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Maps: Finding Our Place in the Worldby James R. Akerman and Robert W. Karrow Jr.
Synopses & Reviews
Maps are universal forms of communication, easily understood and appreciated regardless of culture or language. This truly magisterial book introduces readers to the widest range of maps ever considered in one volume: maps from different time periods and a variety of cultures; maps made for divergent purposes and depicting a range of environments; and maps that embody the famous, the important, the beautiful, the groundbreaking, or the amusing. Built around the functions of maps (the kinds of things maps do and have done) i>Maps confirms the vital role of maps throughout history in commerce, art, literature, and national identity.
The book begins by examining the use of maps for wayfinding, revealing that even maps as common and widely used as these are the product of historical circumstances and cultural differences. The second chapter considers maps whose makers employed the smallest of scales to envision the broadest of human stages: the world, the heavens, even the act of creation itself. The next chapter looks at maps that are, literally, at the opposite end of the scale from cosmological and world maps; maps that represent specific parts of the world and provide a close-up view of areas in which their makers lived, worked, and moved.
Having shown how maps help us get around and make sense of our greater and lesser worlds, Maps then turns to the ways in which certain maps can be linked to particular events in history, exploring how they have helped Americans, for instance, to understand their past, cope with current events, and plan their national future. The fifth chapter considers maps that represent data from scientific instruments, population censuses, and historical records. These maps illustrate, for example, how diseases spread, what the ocean floor looks like, and how the weather is tracked and predicted. Next comes a turn to the imaginary, featuring maps that depict entire fictional worlds, from Hell to Utopia and from Middle Earth to the fantasy game World of Warcraft. The final chapter traces the origins of map consumption throughout history and ponders the impact of cartography on modern society.
A companion volume to the most ambitious exhibition on the history of maps ever mounted in North America, Maps will challenge readers to stretch conventional thought about what constitutes a map and how many different ways we can understand graphically the environment in which we live. Collectors, historians, mapmakers and users, and anyone who has ever “gotten lost” in the lines and symbols of a map will find much to love and learn from in this book.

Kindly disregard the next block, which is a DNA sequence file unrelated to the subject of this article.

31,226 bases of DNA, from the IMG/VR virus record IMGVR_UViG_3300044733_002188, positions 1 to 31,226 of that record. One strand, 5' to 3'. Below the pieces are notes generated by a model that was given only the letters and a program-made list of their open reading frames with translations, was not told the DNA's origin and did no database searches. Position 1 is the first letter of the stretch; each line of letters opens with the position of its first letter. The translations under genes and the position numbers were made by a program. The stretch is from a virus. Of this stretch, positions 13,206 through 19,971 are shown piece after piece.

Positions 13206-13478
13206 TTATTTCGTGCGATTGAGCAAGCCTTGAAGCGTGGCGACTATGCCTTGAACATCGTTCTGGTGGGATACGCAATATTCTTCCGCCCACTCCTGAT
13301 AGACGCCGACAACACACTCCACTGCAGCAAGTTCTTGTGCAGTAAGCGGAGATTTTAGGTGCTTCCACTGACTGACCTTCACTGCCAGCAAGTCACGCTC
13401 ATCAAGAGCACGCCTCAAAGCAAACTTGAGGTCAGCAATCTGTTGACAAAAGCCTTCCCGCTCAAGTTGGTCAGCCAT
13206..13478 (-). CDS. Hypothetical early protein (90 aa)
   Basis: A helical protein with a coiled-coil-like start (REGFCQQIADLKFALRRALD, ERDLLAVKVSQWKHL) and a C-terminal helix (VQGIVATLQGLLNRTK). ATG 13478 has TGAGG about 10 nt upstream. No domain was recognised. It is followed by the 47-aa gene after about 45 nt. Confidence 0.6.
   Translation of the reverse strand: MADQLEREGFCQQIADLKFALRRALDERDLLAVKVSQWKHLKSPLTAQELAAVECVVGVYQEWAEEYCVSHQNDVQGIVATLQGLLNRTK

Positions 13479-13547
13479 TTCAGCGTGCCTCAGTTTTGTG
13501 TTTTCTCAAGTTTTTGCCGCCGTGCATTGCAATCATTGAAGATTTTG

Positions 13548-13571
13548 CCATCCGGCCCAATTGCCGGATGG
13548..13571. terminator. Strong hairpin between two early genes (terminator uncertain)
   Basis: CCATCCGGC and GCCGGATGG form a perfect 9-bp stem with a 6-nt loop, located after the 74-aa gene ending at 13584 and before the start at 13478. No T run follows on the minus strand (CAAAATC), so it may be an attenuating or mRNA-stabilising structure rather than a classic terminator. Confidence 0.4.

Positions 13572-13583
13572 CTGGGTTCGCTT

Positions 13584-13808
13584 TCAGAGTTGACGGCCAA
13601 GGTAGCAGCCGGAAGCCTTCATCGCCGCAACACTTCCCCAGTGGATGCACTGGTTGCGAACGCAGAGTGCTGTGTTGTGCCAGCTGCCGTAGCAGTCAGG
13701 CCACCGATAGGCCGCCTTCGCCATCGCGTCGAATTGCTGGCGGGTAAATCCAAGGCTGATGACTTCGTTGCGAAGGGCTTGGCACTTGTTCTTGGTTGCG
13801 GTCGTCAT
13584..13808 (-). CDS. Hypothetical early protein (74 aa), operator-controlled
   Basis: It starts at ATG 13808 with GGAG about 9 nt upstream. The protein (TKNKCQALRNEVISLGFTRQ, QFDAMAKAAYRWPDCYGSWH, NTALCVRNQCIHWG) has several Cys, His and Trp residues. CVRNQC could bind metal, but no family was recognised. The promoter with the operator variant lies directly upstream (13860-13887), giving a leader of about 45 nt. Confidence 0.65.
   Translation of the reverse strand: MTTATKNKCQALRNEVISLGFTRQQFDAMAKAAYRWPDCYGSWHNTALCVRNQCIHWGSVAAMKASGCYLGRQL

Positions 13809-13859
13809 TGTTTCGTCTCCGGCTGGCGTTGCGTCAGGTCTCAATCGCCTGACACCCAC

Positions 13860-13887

The twentieth century was a golden age of mapmaking, an era of cartographic boom. Maps proliferated and permeated almost every aspect of daily life, not only chronicling geography and history but also charting and conveying myriad political and social agendas. Here Tim Bryars and Tom Harper select one hundred maps from the millions printed, drawn, or otherwise constructed during the twentieth century and recount through them a narrative of the centuryand#8217;s key events and developments.
As Bryars and Harper reveal, maps make ideal narrators, and the maps in this book tell the story of the 1900sand#151;which saw two world wars, the Great Depression, the Swinging Sixties, the Cold War, feminism, leisure, and the Internet. Several of the maps have already gained recognition for their historical significanceand#151;for example, Harry Beckand#8217;s iconic London Underground mapand#151;but the majority of maps on these pages have rarely, if ever, been seen in print since they first appeared. There are maps that were printed on handkerchiefs and on the endpapers of books; maps that were used in advertising or propaganda; maps that were strictly official and those that were entirely commercial; maps that were printed by the thousand, and highly specialist maps issued in editions of just a few dozen; maps that were envisaged as permanent keepsakes of major events, and maps that were relevant for a matter of hours or days.
As much a pleasure to view as it is to read, A History of the Twentieth Century in 100 Maps celebrates the visual variety of twentieth century maps and the hilarious, shocking, or poignant narratives of the individuals and institutions caught up in their production and use.
About the Author
James R. Akerman is director of the Newberry Librarys Hermon Dunlap Smith Center for the History of Cartography and editor of Cartographies of Travel and Navigation, also published by the University of Chicago Press. Robert W. Karrow Jr. is curator of special collections and maps in the Roger and Julie Baskes Department of Special Collections at the Newberry Library.
Table of Contents
Introduction, Robert W. Karrow Jr.
Chapter 1: Finding Our Way, James R. Akerman
Chapter 2: Mapping the World, Denis Cosgrove
Chapter 3: Mapping Parts of the World, Matthew H. Edney
Chapter 4: Mapping American History, Susan Schulten
Chapter 5: Visualizing Nature and Society, Michael Friendly and Gilles Palsky
Chapter 6: Mapping Imaginary Worlds, Ricardo Padrón
Chapter 7: Consuming Maps, Diane Dillon
References and Selected Bibliography
List of Contributors
List of Illustrations
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